Monetary intelligence theory asserts that individuals apply their money attitude to frame critical concerns in the context and strategically select certain options to achieve financial goals and ultimate happiness. This study explores the dark side of monetary Intelligence and behavioral economics—dishonesty. Dishonesty, a risky prospect, involves cost–benefit analysis of self-interest. We frame good or bad barrels in the environmental context as a proxy of high or low probability of getting caught for dishonesty, respectively. We theorize: The magnitude and intensity of (...) the relationship between love of money and dishonest prospect may reveal how individuals frame dishonesty in the context of two levels of subjective norm—perceived corporate ethical values at the micro-level and Corruption Perceptions Index at the macro-level, collected from multiple sources. Based on 6382 managers in 31 geopolitical entities across six continents, our cross-level three-way interaction effect illustrates: As expected, managers in good barrels, mixed barrels, and bad barrels display low, medium, and high magnitude of dishonesty, respectively. With high CEV, the intensity is the same across cultures. With low CEV, the intensity of dishonesty is the highest in high CPI entities —the Enron Effect, but the lowest in low CPI entities. CPI has a strong impact on the magnitude of dishonesty, whereas CEV has a strong impact on the intensity of dishonesty. We demonstrate dishonesty in light of monetary values and two frames of social norm, revealing critical implications to the field of behavioral economics and business ethics. (shrink)
Monetary Intelligence theory asserts that individuals apply their money attitude to frame critical concerns in the context and strategically select certain options to achieve financial goals and ultimate happiness. This study explores the bright side of Monetary Intelligence and behavioral economics, frames money attitude in the context of pay and life satisfaction, and controls money at the macro-level and micro-level. We theorize: Managers with low love of money motive but high stewardship behavior will have high subjective well-being: pay satisfaction and (...) quality of life. Data collected from 6586 managers in 32 cultures across six continents support our theory. Interestingly, GDP per capita is related to life satisfaction, but not to pay satisfaction. Individual income is related to both life and pay satisfaction. Neither GDP nor income is related to Happiness. Our theoretical model across three GDP groups offers new discoveries: In high GDP entities, “high income” not only reduces aspirations—“Rich, Motivator, and Power,” but also promotes stewardship behavior—“Budget, Give/Donate, and Contribute” and appreciation of “Achievement.” After controlling income, we demonstrate the bright side of Monetary Intelligence: Low love of money motive but high stewardship behavior define Monetary Intelligence. “Good apples enjoy good quality of life in good barrels.” This notion adds another explanation to managers’ low magnitude of dishonesty in entities with high Corruption Perceptions Index. In low GDP entities, high income is related to poor Budgeting skills and escalated Happiness. These managers experience equal satisfaction with pay and life. We add a new vocabulary to the conversation of monetary intelligence, income, GDP, happiness, subjective well-being, good and bad apples and barrels, corruption, and behavioral ethics. (shrink)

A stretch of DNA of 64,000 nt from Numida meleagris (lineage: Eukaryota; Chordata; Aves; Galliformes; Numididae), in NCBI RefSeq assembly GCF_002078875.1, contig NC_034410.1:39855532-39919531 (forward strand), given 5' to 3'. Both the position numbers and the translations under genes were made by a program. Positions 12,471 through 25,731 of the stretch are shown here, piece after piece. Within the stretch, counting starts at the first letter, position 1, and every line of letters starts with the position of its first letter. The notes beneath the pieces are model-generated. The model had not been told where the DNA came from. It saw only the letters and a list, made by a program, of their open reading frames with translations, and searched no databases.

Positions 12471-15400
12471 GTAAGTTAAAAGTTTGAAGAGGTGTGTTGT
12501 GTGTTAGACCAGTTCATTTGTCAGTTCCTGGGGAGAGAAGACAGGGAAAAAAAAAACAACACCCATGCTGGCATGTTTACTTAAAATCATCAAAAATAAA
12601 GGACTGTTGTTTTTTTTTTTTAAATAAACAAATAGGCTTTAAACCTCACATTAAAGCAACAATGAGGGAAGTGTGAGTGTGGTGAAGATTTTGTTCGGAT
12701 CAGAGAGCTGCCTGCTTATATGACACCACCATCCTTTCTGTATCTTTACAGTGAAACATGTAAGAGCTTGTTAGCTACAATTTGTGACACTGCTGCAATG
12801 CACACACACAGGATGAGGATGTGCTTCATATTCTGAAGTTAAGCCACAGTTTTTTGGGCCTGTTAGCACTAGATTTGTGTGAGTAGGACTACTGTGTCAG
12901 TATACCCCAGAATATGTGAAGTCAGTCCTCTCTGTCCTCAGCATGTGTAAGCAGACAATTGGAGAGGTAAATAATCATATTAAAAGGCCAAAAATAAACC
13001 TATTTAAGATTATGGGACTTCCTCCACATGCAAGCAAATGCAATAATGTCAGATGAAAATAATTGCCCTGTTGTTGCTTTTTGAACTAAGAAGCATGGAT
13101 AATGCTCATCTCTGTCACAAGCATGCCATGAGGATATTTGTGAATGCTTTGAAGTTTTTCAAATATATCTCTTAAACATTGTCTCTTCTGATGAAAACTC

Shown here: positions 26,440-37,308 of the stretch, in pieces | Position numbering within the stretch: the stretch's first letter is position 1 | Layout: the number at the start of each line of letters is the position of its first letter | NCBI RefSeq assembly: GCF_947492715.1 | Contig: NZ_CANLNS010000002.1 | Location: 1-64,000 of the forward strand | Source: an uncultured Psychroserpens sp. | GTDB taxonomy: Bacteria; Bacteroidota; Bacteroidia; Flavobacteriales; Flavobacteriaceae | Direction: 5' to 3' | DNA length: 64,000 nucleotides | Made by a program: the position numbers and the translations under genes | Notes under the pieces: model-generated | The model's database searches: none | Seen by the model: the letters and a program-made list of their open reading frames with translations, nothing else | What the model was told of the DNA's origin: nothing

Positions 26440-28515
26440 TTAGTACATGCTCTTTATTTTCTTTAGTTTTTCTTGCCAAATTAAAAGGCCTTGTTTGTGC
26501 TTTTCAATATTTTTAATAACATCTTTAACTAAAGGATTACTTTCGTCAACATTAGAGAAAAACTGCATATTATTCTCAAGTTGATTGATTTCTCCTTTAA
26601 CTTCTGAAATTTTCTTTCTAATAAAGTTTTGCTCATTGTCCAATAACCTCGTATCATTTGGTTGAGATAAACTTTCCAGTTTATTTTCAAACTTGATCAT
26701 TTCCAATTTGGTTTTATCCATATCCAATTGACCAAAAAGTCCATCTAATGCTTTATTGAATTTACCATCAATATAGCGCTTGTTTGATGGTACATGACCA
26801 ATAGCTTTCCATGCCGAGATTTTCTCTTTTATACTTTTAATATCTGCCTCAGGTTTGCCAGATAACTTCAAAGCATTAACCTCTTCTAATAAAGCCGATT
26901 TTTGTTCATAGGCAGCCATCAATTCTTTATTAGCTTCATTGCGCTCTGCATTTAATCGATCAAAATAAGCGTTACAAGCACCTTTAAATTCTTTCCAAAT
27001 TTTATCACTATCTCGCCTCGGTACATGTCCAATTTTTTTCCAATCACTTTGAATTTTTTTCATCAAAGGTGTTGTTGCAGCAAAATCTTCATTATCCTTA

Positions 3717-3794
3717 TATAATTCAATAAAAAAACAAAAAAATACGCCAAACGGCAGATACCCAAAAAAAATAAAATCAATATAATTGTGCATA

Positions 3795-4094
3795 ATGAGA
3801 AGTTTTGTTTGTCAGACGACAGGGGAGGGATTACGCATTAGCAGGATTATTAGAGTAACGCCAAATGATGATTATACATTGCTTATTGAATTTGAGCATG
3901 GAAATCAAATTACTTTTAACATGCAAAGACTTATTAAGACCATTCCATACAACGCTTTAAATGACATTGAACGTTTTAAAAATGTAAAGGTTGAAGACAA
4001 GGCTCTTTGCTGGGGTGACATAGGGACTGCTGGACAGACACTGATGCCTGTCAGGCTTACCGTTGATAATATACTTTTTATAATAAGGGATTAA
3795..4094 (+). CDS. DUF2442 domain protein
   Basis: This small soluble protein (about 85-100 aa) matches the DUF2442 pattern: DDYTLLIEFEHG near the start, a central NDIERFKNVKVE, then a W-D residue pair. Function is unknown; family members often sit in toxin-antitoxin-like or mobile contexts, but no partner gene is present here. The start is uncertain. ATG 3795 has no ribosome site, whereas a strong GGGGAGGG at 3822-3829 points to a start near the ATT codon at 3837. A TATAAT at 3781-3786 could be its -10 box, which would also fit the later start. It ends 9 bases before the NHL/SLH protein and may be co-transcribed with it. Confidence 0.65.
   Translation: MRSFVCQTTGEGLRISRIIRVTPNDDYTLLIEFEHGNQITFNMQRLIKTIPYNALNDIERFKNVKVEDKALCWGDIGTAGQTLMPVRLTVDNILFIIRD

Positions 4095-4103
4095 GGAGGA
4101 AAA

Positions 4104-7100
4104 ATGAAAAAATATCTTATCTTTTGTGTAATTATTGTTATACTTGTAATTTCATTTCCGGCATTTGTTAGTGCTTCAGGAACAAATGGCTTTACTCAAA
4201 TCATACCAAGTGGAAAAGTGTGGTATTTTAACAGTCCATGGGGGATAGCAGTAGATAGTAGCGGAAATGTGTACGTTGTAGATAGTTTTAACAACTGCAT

Professor sard states that russell's response to ronald searle rests on a fallacy. Russell states that he dreamt of one thing not in heaven or earth, While searle says that there are more things in heaven than russell dreamt of. Stroll argues that sard's interpretation of the phrase "there are more things in heaven than are dreamed of" is mistaken. Russell interprets this to mean that taking a to be the set of all things capable of being dreamed of in (...) heaven or earth, It is possible to dream of another thing--The class of all those classes that are not members of themselves--Which does not exist in a. (shrink)